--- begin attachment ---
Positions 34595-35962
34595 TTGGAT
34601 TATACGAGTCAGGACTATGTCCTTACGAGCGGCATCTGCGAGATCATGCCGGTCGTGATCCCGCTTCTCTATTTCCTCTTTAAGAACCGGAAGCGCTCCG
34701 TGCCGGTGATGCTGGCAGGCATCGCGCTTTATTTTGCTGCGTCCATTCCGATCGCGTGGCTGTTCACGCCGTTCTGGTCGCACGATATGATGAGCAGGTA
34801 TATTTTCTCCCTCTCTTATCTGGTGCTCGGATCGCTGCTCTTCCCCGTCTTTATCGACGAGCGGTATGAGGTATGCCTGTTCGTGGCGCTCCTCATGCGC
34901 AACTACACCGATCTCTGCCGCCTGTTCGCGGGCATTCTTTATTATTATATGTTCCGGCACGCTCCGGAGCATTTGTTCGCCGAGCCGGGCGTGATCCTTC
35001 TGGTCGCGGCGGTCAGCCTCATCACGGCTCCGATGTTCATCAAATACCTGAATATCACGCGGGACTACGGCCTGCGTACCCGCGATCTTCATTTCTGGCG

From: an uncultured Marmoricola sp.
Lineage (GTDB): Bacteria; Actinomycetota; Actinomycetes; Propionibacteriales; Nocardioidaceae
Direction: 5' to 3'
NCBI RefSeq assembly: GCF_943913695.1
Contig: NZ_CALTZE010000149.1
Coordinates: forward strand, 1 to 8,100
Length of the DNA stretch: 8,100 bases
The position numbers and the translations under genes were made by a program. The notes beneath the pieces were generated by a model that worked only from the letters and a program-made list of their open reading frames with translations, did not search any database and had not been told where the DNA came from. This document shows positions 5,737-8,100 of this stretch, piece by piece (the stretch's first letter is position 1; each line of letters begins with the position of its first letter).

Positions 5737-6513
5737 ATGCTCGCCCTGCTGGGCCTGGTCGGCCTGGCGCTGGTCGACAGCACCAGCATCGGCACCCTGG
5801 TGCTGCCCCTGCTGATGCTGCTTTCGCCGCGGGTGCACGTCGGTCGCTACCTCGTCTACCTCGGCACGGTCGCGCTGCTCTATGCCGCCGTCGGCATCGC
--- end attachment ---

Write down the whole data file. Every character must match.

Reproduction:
Positions 34595-35962
34595 TTGGAT
34601 TATACGAGTCAGGACTATGTCCTTACGAGCGGCATCTGCGAGATCATGCCGGTCGTGATCCCGCTTCTCTATTTCCTCTTTAAGAACCGGAAGCGCTCCG
34701 TGCCGGTGATGCTGGCAGGCATCGCGCTTTATTTTGCTGCGTCCATTCCGATCGCGTGGCTGTTCACGCCGTTCTGGTCGCACGATATGATGAGCAGGTA
34801 TATTTTCTCCCTCTCTTATCTGGTGCTCGGATCGCTGCTCTTCCCCGTCTTTATCGACGAGCGGTATGAGGTATGCCTGTTCGTGGCGCTCCTCATGCGC
34901 AACTACACCGATCTCTGCCGCCTGTTCGCGGGCATTCTTTATTATTATATGTTCCGGCACGCTCCGGAGCATTTGTTCGCCGAGCCGGGCGTGATCCTTC
35001 TGGTCGCGGCGGTCAGCCTCATCACGGCTCCGATGTTCATCAAATACCTGAATATCACGCGGGACTACGGCCTGCGTACCCGCGATCTTCATTTCTGGCG

From: an uncultured Marmoricola sp.
Lineage (GTDB): Bacteria; Actinomycetota; Actinomycetes; Propionibacteriales; Nocardioidaceae
Direction: 5' to 3'
NCBI RefSeq assembly: GCF_943913695.1
Contig: NZ_CALTZE010000149.1
Coordinates: forward strand, 1 to 8,100
Length of the DNA stretch: 8,100 bases
The position numbers and the translations under genes were made by a program. The notes beneath the pieces were generated by a model that worked only from the letters and a program-made list of their open reading frames with translations, did not search any database and had not been told where the DNA came from. This document shows positions 5,737-8,100 of this stretch, piece by piece (the stretch's first letter is position 1; each line of letters begins with the position of its first letter).

Positions 5737-6513
5737 ATGCTCGCCCTGCTGGGCCTGGTCGGCCTGGCGCTGGTCGACAGCACCAGCATCGGCACCCTGG
5801 TGCTGCCCCTGCTGATGCTGCTTTCGCCGCGGGTGCACGTCGGTCGCTACCTCGTCTACCTCGGCACGGTCGCGCTGCTCTATGCCGCCGTCGGCATCGC